Cheap fast cars 2019 - the best budget performance cars on the market
The cheap fast car is a wonderful thing, if you buy right and do your research. These are our favourites from £1,000 to £10,000
Bang for your buck. It's an American term, but it’s hard to think of a better phrase to describe the concept of getting a lot of performance car for not a lot of cash.
While it applies in the market for new cars, depreciation makes it even more relevant in the used car market, and the choice of some of evo’s past favourite performance cars now selling for pennies is vast. Cheap fast cars are what we're interested in here and, crucially, we've gone in search of models that can be bought, maintained and enjoyed relatively cheaply.
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Set yourself an upper limit of £10,000 - about the same price as a new mid-range Volkswagen Up with 59bhp - and you’ll find everything from V8 muscle cars to turbocharged rally legends and slick sports saloons, with top speeds in excess of 150mph and 0-60mph figures beginning with fives and sixes.
As such, we’ve broken that £10k limit down into four sections and picked three cheap fast cars in each section that should cover a wide range of performance and practicality considerations. What this isn’t is a buying guide (though we’ve dropped in a few nuggets of advice here and there), but where appropriate you’ll find links to cars we’ve covered in more depth elsewhere.
Consider it then more of a shopping list - a selection to tempt you when you want to park something a little more exciting alongside your financed diesel family wagon, or if you’re ready to take the plunge into ownership of your first proper evo car. And if you can think of any more, drop them into the comments section below or let us know on Twitter or Facebook @evomagazine.
Fast cars for £1000-£3000
BMW 330i (E46)
The classiest option of our cheapest trio, the 330i’s biggest bonus is ubiquity. BMW 3-series sales really started to take off with the E46 and before punitive CO2-based taxation there wasn’t a huge penalty in opting for the 3-litre inline-six with its 228bhp output. A 6.5-second 0-60mph sprint is the payoff, along with a limited 155mph top speed.
An agile chassis, rear-wheel drive and frequently, a manual gearbox give it the right drivers’ car credentials, as well as the performance benefits of that strident straight-six. Low prices mean finding one with the right kind of previous owner can be tough, and E46s have a reputation for rust - but for price and performance, it’s a compelling choice.
Skoda Octavia vRS
Skoda’s first proper performance car was a bargain at launch and is even more of a performance bargain now. Powered by the Volkswagen Group’s 1.8-litre turbocharged four-cylinder (just like its SEAT Leon Cupra and VW Golf GTI contemporaries, as well as the Audi TT and several others) it put 180bhp to the front wheels and, like the current Octavia vRS, was something of a family-friendly, pragmatic option in the hot hatch market.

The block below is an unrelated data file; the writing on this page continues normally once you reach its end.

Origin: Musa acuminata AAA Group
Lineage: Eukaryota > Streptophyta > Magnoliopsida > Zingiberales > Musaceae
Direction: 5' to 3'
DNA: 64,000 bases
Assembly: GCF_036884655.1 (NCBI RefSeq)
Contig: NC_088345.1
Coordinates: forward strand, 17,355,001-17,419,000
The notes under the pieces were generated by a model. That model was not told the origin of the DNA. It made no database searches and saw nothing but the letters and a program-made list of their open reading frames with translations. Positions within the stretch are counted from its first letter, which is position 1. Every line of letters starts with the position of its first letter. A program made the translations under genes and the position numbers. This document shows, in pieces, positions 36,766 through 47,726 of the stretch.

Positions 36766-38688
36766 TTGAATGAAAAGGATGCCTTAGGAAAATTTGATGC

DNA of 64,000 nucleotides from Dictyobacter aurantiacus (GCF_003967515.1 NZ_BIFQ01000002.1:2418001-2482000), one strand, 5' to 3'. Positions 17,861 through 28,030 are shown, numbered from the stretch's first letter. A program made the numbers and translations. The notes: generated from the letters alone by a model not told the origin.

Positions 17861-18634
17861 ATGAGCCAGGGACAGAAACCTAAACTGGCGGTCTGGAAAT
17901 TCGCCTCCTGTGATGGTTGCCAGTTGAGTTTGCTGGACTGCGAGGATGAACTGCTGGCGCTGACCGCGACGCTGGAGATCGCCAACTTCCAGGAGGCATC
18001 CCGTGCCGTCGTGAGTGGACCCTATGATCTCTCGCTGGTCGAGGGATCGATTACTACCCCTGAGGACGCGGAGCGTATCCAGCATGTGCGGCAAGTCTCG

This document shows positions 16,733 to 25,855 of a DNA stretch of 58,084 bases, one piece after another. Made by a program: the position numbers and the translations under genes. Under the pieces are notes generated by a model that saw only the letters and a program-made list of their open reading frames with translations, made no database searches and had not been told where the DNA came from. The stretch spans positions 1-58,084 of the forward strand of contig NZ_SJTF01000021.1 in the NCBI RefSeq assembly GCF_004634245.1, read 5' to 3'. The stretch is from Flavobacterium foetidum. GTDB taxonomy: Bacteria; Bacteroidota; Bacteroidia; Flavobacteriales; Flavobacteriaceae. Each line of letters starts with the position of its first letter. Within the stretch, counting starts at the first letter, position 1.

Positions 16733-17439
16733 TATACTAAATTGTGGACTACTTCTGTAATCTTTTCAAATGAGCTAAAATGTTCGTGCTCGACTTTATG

It remains a thoroughly sensible yet curiously appealing option. For similar money you could still get the more stylish and similarly-powered TT, but the Skoda gets you proper back seats and a large boot, as well as the joy of unlikely speed in such an unassuming shape. Mechanicals are generally solid and interiors wear well, and with a good set of tyres there’s still the potential of keeping modern equivalents in your sights.
Subaru Impreza Turbo
Search around and it’s still possible to find turbocharged Imprezas for under £3000. Some of these will be the first-generation GC8 models (with facelifted cars the more commonly available), while basic “bug-eye” models still creep under this figure too. That’s a fairly narrow window from the dozens of Subaru Impreza variants that have hit the road over the years, but a turbocharged Impreza’s a turbocharged Impreza, right?
You’ll have to go in with your eyes wide open, as cheap Imprezas will likely have led quite a hard life. And if you take the plunge, you’ll also find that basic running costs like fuel and insurance will stack up quickly. But if the pursuit of performance is your game there’s little to match them for bang per buck. All develop more than 200bhp, all-wheel drive helps transmit it to the ground, and a nimble chassis makes them as capable in the corners as they are down straights.
Fast cars for £3000-£5000
Honda Accord Type R
The cheapest examples of Honda’s sports saloon can be had for less than £3000, but it’s not unusual to see the best examples now creeping upwards, as the ratty ones get driven into the ground and as the concept of a high-revving, naturally-aspirated powerplant in a sober-suited saloon looks ever more tempting.
In pure speed terms the Accord isn’t one of the more potent vehicles in this list, but few make the process of extracting their speed so enjoyable. The Accord Type R’s launch coincided with the launch of evo - we first drove it back in issue 001 - and it was a hit from the off, not just thrilling with its 7500rpm red line and 209bhp output, but also for its adjustable, exploitable chassis. And don’t be in any doubt: with a 142mph top speed and 7.2-second 0-62mph time, it’s still a rapid choice if you’re prepared to work for it.
Mazda 6 MPS
Few affordable performance cars fly under the radar quite like the Mazda 6 MPS. The clues to its potential are fairly subtle - a restrained body kit, slightly more bulbous bonnet and grille, and twin tailpipes - and it never sold in particularly grand numbers either, so they’re few and far between. Throw in this generation 6’s propensity to rust, and some can look quite sorry for themselves too.
But with a 256bhp, 2.3-litre turbocharged four-pot under the bonnet and all-wheel drive, it was something of an understated Impreza or Evo rival back in the day. Not quite as quick or exciting, admittedly, though 6.6 to 62mph and 150mph aren’t to be sniffed at even in a modern context, particularly for under £5k. We called it 'well worth a look' on its 2006 launch (issue 075), and if you can find a cared-for example, it remains worth a look today.
Renault Sport Megane R26
Renault Sport’s first Megane, the 225, was a decent but fairly unmemorable effort. As we’ve come to expect from the RS division though, it wasn’t long before small changes turned it into a seriously entertaining and competitive hot hatch, through Cup, F1 team and then later R26 models - culminating with the R26.R, one of the most intense hot hatchbacks ever made.